Chromium-based browsers such as Microsoft Edge and Google Chrome will soon support the Intel CET security feature to prevent a wide range of vulnerabilities.
Intel’s Control-flow Enforcement Technology (CET) is a hardware security feature initially introduced in 2016 and added to Intel’s 11th generation CPUs in 2020.
The CET feature is designed to protect programs from Return Oriented Programming (ROP) and Jump Oriented Programming (JOP) attacks that modify an application’s normal flow so that an attacker’s malicious code is executed instead.
These vulnerabilities include attacks that bypass a browser’s sandbox or perform remote code execution while visiting web sites. Intel CET is a hardware-based solution that blocks these attempts by triggering exceptions when the natural flow is modified.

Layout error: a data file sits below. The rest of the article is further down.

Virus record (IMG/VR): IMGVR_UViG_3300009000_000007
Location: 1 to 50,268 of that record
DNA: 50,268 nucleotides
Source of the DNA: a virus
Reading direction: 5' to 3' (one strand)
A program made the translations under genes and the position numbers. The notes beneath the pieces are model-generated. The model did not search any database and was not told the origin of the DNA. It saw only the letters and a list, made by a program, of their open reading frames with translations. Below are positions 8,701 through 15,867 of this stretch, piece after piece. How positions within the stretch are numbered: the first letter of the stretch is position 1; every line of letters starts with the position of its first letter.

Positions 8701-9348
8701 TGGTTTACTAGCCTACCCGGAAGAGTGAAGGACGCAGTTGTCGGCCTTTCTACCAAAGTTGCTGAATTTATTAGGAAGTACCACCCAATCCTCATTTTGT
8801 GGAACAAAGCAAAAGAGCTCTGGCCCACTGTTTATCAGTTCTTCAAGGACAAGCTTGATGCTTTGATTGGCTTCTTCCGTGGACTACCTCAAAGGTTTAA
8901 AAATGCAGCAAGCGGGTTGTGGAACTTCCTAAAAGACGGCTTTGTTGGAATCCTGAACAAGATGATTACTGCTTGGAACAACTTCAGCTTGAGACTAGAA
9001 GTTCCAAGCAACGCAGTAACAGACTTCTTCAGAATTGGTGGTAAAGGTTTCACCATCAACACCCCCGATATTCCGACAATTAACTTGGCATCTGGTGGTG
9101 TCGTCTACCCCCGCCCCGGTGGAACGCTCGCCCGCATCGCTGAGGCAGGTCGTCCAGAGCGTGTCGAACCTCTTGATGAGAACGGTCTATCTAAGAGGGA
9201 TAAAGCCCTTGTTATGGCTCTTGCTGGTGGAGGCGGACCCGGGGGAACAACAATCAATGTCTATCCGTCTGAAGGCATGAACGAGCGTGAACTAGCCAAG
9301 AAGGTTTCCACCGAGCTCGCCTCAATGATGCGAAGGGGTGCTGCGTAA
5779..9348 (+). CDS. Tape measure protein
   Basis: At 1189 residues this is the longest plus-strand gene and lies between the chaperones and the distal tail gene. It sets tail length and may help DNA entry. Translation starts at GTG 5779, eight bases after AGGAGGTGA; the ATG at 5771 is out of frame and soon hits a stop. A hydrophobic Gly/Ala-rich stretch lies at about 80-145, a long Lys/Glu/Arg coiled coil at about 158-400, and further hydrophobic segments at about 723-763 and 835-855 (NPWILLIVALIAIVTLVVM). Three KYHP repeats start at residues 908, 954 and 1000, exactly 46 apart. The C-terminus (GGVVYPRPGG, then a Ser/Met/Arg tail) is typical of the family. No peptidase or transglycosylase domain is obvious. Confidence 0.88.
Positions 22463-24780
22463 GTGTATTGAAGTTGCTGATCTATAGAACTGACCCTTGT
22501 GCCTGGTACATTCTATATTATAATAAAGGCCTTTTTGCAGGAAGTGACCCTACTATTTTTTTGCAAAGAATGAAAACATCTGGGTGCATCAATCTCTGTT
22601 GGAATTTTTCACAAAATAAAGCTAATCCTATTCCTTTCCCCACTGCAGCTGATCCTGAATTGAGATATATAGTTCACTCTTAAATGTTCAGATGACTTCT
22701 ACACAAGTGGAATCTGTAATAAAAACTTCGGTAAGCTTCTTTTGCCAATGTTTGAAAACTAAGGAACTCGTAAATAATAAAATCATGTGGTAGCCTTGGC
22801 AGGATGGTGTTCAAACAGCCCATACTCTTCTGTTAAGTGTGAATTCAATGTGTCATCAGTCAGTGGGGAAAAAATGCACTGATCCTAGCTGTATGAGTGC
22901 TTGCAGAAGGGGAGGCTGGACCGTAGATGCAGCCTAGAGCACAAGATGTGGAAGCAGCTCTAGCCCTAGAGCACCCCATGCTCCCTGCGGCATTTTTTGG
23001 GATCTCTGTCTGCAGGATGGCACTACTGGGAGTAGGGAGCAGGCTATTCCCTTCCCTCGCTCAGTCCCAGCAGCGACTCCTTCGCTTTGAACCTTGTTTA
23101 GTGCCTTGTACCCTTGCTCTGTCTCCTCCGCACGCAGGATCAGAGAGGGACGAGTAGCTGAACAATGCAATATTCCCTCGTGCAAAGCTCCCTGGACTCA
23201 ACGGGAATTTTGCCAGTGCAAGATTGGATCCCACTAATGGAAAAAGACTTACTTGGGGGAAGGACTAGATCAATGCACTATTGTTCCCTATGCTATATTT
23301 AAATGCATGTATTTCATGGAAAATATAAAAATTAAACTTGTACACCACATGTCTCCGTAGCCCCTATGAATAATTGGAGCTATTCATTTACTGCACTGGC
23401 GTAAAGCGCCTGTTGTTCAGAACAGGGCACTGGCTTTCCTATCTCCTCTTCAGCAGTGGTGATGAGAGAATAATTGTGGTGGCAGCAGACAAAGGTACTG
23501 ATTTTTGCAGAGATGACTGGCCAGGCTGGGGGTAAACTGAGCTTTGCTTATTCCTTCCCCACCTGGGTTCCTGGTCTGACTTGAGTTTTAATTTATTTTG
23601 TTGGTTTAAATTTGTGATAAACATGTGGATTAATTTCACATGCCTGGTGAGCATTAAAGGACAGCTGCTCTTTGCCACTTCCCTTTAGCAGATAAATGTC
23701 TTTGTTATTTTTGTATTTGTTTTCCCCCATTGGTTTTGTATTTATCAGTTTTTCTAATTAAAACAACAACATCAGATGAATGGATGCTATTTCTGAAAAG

Chromium-browsers getting Intel CET support
Windows 10 supports Intel CET through an implementation called Hardware-enforced Stack Protection. For Windows applications to support this feature, they must first be compiled with the /CETCOMPAT linker flag in Visual Studio. When compiled with this flag, a program will be marked as CET Shadow Stack-compatible and opted into the security protection.
This security feature does not appear to be specific to Microsoft Edge but is coming to all Chromium browsers, including Google Chrome, Brave, and Opera.
Mozilla is also looking into adding support for Intel CET in Firefox, but there has been no recent status update for their implementation.
Windows 10 users running Intel 11th generation CPUs or AMD Zen 3 Ryzen CPUs, which also support CET, can use the Windows Task Manager to check if a process utilizes the hardware security feature.